It is this ability that vaccines seek to target and weaken. The H69-70 deletion affects antibody susceptibility and has been seen three times so far- in Danish minks, in Britain, and in a patient who was rendered much less responsive to convalescent plasma therapy.
The virus was first reported in Wuhan and since then, it is said to have mutated many times, most of which have gone unnoticed. The BBC reported that if the strain that’s infecting people now is compared to the first one that spread in Wuhan a total of 25 mutations will be visible, that’s a little over two mutations a month. As the human body gets more adept at identifying and fighting it, the virus too is expected to fight back, by trying to evade the body’s immune system.
The D614G is the first known mutation that is suspected to have occurred in Eastern China in January and later spread through New York City and Europe. Within a few months of the pandemic, this particular variant was found all over the world, as it had successfully replaced its predecessor, which had spread from Wuhan.
What do we know about the new mutations?
An initial analysis of the new variant has been published and identifies 17 potentially important alterations.
There have been changes to the spike protein – this is the key the virus uses to unlock the doorway to our body’s cells.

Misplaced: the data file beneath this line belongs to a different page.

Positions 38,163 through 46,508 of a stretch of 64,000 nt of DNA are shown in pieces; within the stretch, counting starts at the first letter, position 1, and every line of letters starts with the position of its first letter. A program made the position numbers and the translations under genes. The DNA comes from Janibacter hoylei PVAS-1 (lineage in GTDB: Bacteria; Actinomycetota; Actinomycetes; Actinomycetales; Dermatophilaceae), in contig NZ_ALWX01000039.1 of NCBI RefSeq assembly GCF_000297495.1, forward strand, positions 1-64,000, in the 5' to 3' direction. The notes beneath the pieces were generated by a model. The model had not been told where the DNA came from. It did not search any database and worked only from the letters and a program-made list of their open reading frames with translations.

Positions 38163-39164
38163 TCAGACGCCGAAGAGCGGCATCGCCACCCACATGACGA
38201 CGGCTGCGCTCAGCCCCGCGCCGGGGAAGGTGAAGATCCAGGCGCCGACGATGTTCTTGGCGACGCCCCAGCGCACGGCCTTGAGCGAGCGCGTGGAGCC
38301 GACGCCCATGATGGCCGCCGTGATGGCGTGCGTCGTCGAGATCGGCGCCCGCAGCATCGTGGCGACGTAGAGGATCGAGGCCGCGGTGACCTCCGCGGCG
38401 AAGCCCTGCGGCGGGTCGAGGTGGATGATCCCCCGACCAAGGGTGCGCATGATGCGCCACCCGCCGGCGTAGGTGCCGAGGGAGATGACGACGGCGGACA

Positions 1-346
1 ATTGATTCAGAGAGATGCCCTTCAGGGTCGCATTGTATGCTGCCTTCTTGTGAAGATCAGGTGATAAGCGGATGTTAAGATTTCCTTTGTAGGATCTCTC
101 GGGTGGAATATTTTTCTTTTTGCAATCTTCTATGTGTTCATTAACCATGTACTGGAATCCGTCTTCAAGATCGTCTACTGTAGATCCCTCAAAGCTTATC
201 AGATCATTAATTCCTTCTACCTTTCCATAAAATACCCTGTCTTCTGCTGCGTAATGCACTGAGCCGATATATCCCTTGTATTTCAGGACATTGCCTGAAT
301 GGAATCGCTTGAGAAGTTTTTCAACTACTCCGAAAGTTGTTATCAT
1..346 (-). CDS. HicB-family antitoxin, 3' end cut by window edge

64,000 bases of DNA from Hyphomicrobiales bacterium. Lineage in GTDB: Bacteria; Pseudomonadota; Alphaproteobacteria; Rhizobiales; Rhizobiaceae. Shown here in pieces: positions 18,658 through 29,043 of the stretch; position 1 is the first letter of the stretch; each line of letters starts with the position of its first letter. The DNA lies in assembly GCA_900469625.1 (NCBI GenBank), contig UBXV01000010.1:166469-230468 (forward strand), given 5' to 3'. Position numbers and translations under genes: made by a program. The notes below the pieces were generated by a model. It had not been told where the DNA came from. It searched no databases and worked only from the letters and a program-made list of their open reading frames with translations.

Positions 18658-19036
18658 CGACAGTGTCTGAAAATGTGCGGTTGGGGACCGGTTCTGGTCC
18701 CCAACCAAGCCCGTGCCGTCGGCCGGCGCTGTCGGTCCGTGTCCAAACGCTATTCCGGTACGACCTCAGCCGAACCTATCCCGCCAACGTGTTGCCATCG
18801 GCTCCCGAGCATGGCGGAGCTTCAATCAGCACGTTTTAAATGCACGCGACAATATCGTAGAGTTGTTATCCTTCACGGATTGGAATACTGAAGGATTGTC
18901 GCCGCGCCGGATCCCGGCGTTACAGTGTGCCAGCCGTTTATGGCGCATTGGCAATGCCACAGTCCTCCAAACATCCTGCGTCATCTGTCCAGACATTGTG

One mutation called N501Y alters the most important part of the spike, known as the “receptor-binding domain”.
This is where the spike makes first contact with the surface of our body’s cells. Any changes that make it easier for the virus to get inside are likely to give it an edge.
“It looks and smells like an important adaptation,” said Prof Loman.
The other mutation – a H69/V70 deletion, in which a small part of the spike is removed – has emerged several times before, including famously in infected mink.
Work by Prof Ravi Gupta at the University of Cambridge has suggested this mutation increases infectivity two-fold in lab experiments.
Studies by the same group suggest the deletion makes antibodies from the blood of survivors less effective at attacking the virus.
Prof Gupta told me: “It is rapidly increasing, that’s what’s worried government, we are worried, most scientists are worried.”
Where has it come from?
Backward tracing using genetic evidence hints that the new UK variant emerged in September and then circulated at very low levels in the population until mid-November, according to Public Health England (PHE).